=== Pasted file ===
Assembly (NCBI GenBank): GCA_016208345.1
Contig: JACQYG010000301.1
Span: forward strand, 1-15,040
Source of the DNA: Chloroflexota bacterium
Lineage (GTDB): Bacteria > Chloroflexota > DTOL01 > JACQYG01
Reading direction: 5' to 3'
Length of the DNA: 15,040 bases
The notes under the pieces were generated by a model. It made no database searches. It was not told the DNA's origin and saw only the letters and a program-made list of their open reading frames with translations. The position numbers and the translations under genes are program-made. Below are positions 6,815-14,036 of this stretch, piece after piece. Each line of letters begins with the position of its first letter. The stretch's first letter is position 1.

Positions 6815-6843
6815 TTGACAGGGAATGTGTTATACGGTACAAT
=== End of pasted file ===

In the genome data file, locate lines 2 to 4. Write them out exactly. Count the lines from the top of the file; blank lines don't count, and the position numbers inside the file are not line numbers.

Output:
Contig: JACQYG010000301.1
Span: forward strand, 1-15,040
Source of the DNA: Chloroflexota bacterium